Besides overseeing years of steady growth in the endowment to $3.7 billion (to 12 times the market value since his arrival), MIT's chief fiscal officer looks back with pride on his involvement in developing University Park, a 27-acre mixed-use commercial and residential development that will serve permanently as a quantifiable goal, successfully met.
"Glenn Strehle, as the Institute's treasurer, has been the principal steward of MIT's financial assets, with a responsibility for assuring our long-term strength," said President Charles Vest. "Glenn has succeeded admirably in this regard. Unlike most university financial officers, he has frequently turned to faculty experts such as Nobel Laureate Paul Samuelson when establishing the principles underpinning our investment strategies. The resultant approach has been dynamic, yet has bypassed overindulgence in investment fads. Consequently, we have enjoyed long-term success on both a relative and absolute basis.
"Glenn is deeply knowledgeable and accomplished in the complexities of deferred giving, bequests and trusts. He and his colleague Frank McGrory [associate treasurer and director of capital gifts] are nationally respected for their expertise and ability to work with donors to build mutually beneficial vehicles for such deferred giving. We and future generations of MIT folks will benefit greatly from this," Dr. Vest said.
"We now have moved into a period in which more of our financial assets can be deployed. Glenn has been a key player in designing our new financial plan and gaining its acceptance by key committees of the MIT Corporation, our trustees. He also will remain, for a period, as a valued counsellor to the chairman of the Corporation and the president.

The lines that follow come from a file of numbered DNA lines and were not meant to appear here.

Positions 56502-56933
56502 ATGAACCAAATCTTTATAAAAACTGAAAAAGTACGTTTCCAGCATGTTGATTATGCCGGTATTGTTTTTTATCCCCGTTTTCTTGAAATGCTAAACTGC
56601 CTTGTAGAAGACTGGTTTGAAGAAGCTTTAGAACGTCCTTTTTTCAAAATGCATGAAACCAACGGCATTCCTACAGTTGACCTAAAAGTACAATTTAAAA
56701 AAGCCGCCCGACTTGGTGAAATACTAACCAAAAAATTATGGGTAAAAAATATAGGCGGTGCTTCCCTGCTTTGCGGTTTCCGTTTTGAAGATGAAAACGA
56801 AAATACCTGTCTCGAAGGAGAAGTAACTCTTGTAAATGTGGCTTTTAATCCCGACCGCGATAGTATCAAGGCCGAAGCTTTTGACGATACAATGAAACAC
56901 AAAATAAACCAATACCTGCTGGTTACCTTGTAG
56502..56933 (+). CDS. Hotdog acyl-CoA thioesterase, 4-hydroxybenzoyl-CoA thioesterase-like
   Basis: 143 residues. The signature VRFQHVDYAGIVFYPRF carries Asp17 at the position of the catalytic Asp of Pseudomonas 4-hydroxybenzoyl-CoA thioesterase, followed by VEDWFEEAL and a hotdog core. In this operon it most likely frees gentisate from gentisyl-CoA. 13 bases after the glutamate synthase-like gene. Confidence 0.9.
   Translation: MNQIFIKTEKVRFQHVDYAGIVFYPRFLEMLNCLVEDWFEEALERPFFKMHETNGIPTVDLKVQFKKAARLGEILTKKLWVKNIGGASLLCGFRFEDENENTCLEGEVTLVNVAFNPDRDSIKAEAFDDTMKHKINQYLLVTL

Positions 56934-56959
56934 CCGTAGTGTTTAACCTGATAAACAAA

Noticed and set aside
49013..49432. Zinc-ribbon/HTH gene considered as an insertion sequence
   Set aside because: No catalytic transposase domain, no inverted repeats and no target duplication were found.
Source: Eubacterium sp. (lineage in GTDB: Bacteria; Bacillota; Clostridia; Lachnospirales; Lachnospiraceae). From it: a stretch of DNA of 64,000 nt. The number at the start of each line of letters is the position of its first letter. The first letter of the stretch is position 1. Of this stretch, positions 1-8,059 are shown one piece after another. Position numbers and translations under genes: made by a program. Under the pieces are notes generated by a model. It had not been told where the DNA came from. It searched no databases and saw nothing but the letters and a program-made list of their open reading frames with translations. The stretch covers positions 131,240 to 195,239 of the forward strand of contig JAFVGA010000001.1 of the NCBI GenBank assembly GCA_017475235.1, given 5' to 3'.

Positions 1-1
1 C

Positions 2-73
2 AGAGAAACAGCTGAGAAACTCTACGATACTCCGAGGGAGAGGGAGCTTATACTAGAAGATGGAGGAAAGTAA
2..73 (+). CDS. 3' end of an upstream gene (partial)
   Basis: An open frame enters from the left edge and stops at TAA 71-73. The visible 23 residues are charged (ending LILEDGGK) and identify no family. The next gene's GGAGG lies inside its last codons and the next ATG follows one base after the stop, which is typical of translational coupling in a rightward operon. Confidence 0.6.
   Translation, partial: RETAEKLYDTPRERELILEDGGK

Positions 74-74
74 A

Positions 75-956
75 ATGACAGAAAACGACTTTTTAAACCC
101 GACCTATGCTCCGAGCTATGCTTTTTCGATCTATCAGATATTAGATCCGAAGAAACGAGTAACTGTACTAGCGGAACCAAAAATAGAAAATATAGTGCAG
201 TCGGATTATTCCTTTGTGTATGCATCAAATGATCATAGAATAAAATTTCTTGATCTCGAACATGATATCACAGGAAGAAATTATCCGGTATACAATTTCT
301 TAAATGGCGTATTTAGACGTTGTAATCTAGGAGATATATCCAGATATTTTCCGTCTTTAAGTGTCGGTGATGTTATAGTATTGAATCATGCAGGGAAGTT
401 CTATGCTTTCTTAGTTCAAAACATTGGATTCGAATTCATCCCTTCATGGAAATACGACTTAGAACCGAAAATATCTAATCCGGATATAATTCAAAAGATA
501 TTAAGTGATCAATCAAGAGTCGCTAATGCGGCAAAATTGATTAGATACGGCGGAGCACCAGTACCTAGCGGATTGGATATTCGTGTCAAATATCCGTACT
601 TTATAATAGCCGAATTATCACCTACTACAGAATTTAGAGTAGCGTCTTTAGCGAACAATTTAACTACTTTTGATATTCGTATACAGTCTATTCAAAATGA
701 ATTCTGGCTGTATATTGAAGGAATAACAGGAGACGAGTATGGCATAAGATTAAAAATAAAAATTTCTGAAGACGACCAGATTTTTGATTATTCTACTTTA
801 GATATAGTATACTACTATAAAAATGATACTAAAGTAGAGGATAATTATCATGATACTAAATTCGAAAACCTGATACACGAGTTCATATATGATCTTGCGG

"Glenn is defined by service and stewardship. He is a 24-hour-a-day, 365-day-per-year MIT loyalist and leader. We have been extremely fortunate to have had his services," Dr. Vest said.
Kathie Strehle, Glenn's wife of 35 years and former chair of the Weston School Board, has been a key partner in MIT fundraising activities. She has served as an ambassador for MIT with trustees, alumni/ae and friends throughout the country and the world.
And, as he steps down this month as MIT's treasurer, Mr. Strehle looks back with satisfaction at some of the other significant aspects of his career here.
At the close of the Campaign for the Future, he commented that one of his greatest satisfactions was "watching people develop personally. We had people who came into resource development knowing very little about fundraising, and now I see them enjoying success after success."
And at the close of two decades of "service and stewardship," he focused on the strength and goodwill of the MIT community.
"The satisfaction that one receives from helping others is its own reward. There are certainly large numbers of people at MIT who always seem to be ready to help others," Mr. Strehle said.
A version of this article appeared in MIT Tech Talk on December 16, 1998.